Outside of the Dickens exhibit in the Bodleian Library.

Outside of the Dickens exhibit in the Bodleian Library.

There was a free exhibit on Charles Dickens- again, so much information, but I think I will attempt to read one of his novels when I get home. I felt woefully ignorant as I toured the little exhibit- rather like an impostor. Solution: read Dickens!

I had unwittingly booked myself into Oxford the weekend of two events. First, and more widely advertised, was Alice Day, a celebration of Lewis Carrols’ stories of Alice and her adventures. This meant that I frequently passed people of all ages (literally toddlers and infants to young adults to not so young adults to seniors) dressed as Alice or the Cheshire cat or the Mad Hatter or the Queen of Hearts. A little surreal.

The bizarre sight of Tweedle-Dee and Tweedle-Dum strolling down the street clashed dramatically with the three Quidditch teams staying in my hostel. The second event was the International Quidditch Championships. The Canadian, Australian and American teams were staying in the same hostel that I was in. They have sponsors and team jerseys and strategy. I was both impressed and a little bemused. They had two photographers travelling with them. They have their own website*. I was encouraged to watch the match, which was happening, unfortunately, the day I was leaving Oxford. Sad, as that is just the sort of even that I would have been intensely pleased to attend. It would have been hilarious.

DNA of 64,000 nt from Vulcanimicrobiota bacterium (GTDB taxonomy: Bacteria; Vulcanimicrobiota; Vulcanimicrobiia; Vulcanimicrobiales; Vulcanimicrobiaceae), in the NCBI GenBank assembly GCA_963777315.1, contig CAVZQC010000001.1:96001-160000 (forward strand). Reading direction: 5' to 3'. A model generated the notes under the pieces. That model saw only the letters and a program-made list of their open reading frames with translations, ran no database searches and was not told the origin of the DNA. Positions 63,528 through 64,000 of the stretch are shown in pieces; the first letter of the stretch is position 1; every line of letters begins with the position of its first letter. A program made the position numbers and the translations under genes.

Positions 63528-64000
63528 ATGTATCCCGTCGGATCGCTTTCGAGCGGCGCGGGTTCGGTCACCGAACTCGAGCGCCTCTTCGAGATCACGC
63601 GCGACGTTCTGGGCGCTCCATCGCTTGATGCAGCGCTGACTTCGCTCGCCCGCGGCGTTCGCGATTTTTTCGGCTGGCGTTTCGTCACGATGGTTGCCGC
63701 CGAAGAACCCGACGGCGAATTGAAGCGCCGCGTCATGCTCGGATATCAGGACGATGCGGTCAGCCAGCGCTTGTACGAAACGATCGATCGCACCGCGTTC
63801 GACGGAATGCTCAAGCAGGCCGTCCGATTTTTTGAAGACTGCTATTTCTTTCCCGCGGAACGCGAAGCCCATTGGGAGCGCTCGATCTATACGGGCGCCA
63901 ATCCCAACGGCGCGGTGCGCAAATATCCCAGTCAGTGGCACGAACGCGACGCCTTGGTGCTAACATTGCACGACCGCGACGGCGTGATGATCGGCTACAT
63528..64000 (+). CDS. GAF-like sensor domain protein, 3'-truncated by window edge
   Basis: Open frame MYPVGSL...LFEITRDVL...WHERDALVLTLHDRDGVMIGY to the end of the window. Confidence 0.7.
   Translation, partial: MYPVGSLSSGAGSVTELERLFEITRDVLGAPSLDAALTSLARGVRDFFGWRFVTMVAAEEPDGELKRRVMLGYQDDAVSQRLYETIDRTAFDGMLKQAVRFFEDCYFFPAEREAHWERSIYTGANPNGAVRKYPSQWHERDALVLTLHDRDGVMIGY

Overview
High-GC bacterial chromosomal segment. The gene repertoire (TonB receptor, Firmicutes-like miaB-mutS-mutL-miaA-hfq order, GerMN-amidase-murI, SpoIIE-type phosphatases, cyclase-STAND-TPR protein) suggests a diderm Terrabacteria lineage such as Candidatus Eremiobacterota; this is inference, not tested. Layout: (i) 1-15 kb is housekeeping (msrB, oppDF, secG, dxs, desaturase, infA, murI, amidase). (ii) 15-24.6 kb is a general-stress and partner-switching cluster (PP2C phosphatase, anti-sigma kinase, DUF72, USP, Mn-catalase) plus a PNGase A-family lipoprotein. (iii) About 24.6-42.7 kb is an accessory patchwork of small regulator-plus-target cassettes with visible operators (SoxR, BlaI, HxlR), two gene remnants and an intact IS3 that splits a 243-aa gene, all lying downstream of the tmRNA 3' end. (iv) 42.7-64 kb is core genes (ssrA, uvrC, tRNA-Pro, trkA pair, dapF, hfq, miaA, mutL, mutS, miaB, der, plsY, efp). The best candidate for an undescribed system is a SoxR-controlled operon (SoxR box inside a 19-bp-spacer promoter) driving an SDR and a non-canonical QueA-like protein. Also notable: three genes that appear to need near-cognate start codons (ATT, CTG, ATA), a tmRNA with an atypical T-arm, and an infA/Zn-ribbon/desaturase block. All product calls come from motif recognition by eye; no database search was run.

Just one more thing to add to this atrociously abbreviated post (whose lack of length is completely disproportionate to my enjoyment of the city):

On my last evening in Oxford, I made my way to the Eagle and Child Pub. I ordered Sausage and Mash and a pint of Oxford Gold. I settled into a little nook and read The Hobbit.

The Hobbit and a pint of Oxford Gold in the Eagle and Child.

The Hobbit and a pint of Oxford Gold in the Eagle and Child.

If you don’t understand the significance of the above paragraph, I have nothing more to say to you.